ERIC Number: ED198522
Record Type: RIE
Publication Date: 1980-Jan
Reference Count: 0
Bridging the Gap between Awareness of and Compliance with the Law: A Challenge to Journalism Educators.
Federal courts of appeals have generally held that high school officials may exercise prior restraint regarding student publications if constitutionally sound procedural safeguards are available. A study synthesized what the lower courts have said about prior restraint and examined how those affected by the rulings have responded. The intent was to identify factors related to levels of awareness and compliance or noncompliance by the affected school personnel. A telephone survey was made of 152 public school principals and newspaper advisers in two federal judicial districts. The two districts were chosen because they had issued contrasting decisions in high school prior restraint cases. The results failed to support the belief that different positions by the federal courts of appeals account for statistically significant differences in the awareness and noncompliance of principals and advisers. No significant difference was found between the means of principals' and advisers' awareness scores. Awareness was also found to be an unreliable indicator of noncompliance or restraint, especially among principals. Advisers were found to have higher awareness scores if they attended professional meetings at which student rights were discussed and knew of another school with censorship problems. Restraint was more apparent among advisers and principals with no journalism training. (FL)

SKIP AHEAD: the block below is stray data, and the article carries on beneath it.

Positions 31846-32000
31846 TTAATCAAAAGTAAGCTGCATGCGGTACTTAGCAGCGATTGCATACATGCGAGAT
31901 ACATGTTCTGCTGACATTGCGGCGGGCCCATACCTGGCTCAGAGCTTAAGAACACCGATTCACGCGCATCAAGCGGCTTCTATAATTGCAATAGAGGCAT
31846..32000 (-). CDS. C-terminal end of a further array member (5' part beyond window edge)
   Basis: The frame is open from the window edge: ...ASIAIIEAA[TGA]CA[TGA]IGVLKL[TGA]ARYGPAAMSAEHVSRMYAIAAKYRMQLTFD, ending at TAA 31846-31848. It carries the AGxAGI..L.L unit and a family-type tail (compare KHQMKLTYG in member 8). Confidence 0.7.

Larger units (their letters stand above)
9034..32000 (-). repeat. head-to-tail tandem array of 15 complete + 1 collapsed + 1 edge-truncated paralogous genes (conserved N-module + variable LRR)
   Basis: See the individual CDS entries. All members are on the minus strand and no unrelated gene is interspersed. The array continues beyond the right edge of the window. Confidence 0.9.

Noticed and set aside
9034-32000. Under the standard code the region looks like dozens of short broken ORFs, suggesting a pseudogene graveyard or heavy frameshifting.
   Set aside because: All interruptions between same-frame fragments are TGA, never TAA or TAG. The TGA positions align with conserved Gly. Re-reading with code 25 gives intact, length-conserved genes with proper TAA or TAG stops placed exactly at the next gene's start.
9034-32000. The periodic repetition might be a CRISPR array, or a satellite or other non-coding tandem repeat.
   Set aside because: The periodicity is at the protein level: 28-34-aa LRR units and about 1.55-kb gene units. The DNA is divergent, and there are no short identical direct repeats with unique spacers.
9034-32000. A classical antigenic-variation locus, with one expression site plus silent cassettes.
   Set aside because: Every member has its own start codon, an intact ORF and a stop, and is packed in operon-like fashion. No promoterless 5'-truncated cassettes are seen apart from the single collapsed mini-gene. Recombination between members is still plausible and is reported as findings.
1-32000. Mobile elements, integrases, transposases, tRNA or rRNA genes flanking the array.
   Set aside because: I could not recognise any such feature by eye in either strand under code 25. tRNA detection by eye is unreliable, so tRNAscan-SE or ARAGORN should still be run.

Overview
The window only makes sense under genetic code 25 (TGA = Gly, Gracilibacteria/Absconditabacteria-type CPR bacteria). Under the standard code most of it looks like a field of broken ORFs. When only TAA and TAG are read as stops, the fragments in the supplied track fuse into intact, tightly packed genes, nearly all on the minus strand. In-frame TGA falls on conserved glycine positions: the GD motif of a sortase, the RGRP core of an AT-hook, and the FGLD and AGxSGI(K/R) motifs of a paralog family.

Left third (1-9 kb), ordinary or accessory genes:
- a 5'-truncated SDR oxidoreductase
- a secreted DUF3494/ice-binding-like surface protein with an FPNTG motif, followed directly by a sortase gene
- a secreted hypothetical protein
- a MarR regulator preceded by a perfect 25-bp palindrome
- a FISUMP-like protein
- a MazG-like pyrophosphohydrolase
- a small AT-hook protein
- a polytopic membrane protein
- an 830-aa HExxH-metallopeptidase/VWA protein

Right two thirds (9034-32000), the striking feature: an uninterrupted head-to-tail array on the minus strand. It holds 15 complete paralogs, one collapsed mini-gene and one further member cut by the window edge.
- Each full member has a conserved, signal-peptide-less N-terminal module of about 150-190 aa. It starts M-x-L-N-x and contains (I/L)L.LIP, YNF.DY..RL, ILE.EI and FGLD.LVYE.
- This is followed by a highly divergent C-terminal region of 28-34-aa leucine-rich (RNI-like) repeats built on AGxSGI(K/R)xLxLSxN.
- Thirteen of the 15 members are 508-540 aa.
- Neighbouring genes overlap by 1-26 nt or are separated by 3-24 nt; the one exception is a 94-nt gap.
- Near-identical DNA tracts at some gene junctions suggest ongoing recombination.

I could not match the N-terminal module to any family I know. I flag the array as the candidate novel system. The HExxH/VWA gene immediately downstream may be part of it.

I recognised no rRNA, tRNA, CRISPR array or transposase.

Publication Type: Reports - Research; Speeches/Meeting Papers
Education Level: N/A
Authoring Institution: N/A
Note: Paper presented at the Midwinter Meeting of the Association for Education in Journalism (Madison, WI, January 4-5, 1980).